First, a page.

When I was young and unfocused, I worked for a while in a bakery, dragging around hundred-pound bags of flour and kneading up mass quantities of bread dough in mega-chomping mixers the size of Volkswagens.
With that experience in mind, I cannot imagine Somali women swathed in multiple yards of flapping sheets to work safely in such an environment. Burqa clothing around machinery is an ugly accident waiting to happen.
Below, Somali bakery employees in Minnesota don’t want to observe normal safety precautions at work.
But in Minnesota, the most basic safety precautions are insults to the sensibility of Allah’s obedient slaves, and they demand that their employer submit to Islamic values.
Somali workers walk out of Minnesota bakery in protest of new dress code, Fox News, June 07, 2012
More than 30 Somali employees at a bakery walked out in protest Monday after the owner ordered female workers to wear mid-calf skirts after a woman’s long dress recently got caught in a boot washer, MyFoxTwinCities.com reported.
Mike Knowles, the owner of Dianne’s Fine Desserts, told the Faribault Daily News that the new guidelines were installed for safety concerns. Somali workers, however, call the new rules an attack on their Muslim religion.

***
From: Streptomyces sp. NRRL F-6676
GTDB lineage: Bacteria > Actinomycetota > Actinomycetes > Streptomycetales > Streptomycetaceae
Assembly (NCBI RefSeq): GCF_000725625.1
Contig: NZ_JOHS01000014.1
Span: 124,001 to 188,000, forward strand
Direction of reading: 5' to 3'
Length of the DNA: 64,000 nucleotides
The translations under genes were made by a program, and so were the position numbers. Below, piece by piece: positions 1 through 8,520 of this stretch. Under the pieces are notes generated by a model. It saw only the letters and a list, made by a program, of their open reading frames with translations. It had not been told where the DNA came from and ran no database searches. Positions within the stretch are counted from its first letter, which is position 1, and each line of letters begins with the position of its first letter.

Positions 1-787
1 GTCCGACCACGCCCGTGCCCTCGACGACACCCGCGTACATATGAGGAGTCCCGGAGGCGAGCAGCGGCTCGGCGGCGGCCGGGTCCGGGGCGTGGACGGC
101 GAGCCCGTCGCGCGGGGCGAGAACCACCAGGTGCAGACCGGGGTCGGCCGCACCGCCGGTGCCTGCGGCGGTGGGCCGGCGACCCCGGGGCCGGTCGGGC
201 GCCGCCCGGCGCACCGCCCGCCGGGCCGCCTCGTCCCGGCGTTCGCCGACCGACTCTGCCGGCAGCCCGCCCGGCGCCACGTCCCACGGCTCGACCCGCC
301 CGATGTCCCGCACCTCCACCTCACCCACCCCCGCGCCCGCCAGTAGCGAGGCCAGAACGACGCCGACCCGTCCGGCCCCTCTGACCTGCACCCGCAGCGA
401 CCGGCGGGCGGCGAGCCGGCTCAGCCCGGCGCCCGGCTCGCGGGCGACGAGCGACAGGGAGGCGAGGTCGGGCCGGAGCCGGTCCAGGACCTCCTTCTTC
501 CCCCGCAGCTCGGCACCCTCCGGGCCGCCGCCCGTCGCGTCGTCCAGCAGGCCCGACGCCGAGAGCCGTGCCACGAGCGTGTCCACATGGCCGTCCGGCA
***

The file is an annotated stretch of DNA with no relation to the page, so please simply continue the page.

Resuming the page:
The women reportedly showed up to work in their full-length attire and were given the option to adjust their skirts or leave. About a dozen women left and they were joined by 20 men who say the dress code goes against teachings in the Koran.
The boot washer is a sanitation device that cleans footwear before workers enter the plant. The Somali women said they’d be willing to pull up their skirts during the brief process. Knowles says the safety issue was addressed and the company made a reasonable accommodation.
The workers sought assistance from the Council on American-Islamic Relations, which came to the aid of 25 Muslim employees who were terminated in December 2010, the report said.
At the time, the business was under a different owner who fired the employees after the break schedule was altered into a conflict with employees' prayer schedule, the report said. But employees reportedly prayed anyway.
A complaint was forwarded to the U.S. Equal Employment Opportunity Commission, and the workers were reinstated.
The current walkout also has been brought to the attention of the American Civil Liberties Union.